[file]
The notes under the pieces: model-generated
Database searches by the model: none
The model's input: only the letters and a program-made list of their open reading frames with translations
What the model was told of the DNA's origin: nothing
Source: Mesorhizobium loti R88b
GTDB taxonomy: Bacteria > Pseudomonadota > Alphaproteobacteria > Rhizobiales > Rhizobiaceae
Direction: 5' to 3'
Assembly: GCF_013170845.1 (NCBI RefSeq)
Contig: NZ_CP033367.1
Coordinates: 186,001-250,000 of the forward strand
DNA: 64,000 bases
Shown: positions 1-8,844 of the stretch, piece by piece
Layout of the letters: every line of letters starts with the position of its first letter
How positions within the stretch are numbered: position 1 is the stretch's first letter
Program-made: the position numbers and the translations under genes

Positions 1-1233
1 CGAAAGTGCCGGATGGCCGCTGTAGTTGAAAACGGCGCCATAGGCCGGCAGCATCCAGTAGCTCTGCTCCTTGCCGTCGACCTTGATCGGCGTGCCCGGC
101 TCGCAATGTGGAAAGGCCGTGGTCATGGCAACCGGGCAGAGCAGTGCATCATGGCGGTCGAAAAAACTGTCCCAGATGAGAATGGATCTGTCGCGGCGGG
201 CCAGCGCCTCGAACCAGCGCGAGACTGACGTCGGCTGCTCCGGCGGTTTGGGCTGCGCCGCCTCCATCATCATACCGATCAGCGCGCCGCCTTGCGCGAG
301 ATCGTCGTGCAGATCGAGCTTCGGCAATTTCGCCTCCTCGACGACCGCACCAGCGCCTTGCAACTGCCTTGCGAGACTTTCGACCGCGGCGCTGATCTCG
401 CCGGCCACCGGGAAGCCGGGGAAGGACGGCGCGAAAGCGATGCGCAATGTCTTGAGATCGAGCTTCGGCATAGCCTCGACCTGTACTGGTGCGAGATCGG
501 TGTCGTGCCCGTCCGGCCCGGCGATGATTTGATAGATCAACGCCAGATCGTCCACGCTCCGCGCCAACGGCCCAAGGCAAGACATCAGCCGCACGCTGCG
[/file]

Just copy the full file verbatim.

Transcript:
The notes under the pieces: model-generated
Database searches by the model: none
The model's input: only the letters and a program-made list of their open reading frames with translations
What the model was told of the DNA's origin: nothing
Source: Mesorhizobium loti R88b
GTDB taxonomy: Bacteria > Pseudomonadota > Alphaproteobacteria > Rhizobiales > Rhizobiaceae
Direction: 5' to 3'
Assembly: GCF_013170845.1 (NCBI RefSeq)
Contig: NZ_CP033367.1
Coordinates: 186,001-250,000 of the forward strand
DNA: 64,000 bases
Shown: positions 1-8,844 of the stretch, piece by piece
Layout of the letters: every line of letters starts with the position of its first letter
How positions within the stretch are numbered: position 1 is the stretch's first letter
Program-made: the position numbers and the translations under genes

Positions 1-1233
1 CGAAAGTGCCGGATGGCCGCTGTAGTTGAAAACGGCGCCATAGGCCGGCAGCATCCAGTAGCTCTGCTCCTTGCCGTCGACCTTGATCGGCGTGCCCGGC
101 TCGCAATGTGGAAAGGCCGTGGTCATGGCAACCGGGCAGAGCAGTGCATCATGGCGGTCGAAAAAACTGTCCCAGATGAGAATGGATCTGTCGCGGCGGG
201 CCAGCGCCTCGAACCAGCGCGAGACTGACGTCGGCTGCTCCGGCGGTTTGGGCTGCGCCGCCTCCATCATCATACCGATCAGCGCGCCGCCTTGCGCGAG
301 ATCGTCGTGCAGATCGAGCTTCGGCAATTTCGCCTCCTCGACGACCGCACCAGCGCCTTGCAACTGCCTTGCGAGACTTTCGACCGCGGCGCTGATCTCG
401 CCGGCCACCGGGAAGCCGGGGAAGGACGGCGCGAAAGCGATGCGCAATGTCTTGAGATCGAGCTTCGGCATAGCCTCGACCTGTACTGGTGCGAGATCGG
501 TGTCGTGCCCGTCCGGCCCGGCGATGATTTGATAGATCAACGCCAGATCGTCCACGCTCCGCGCCAACGGCCCAAGGCAAGACATCAGCCGCACGCTGCG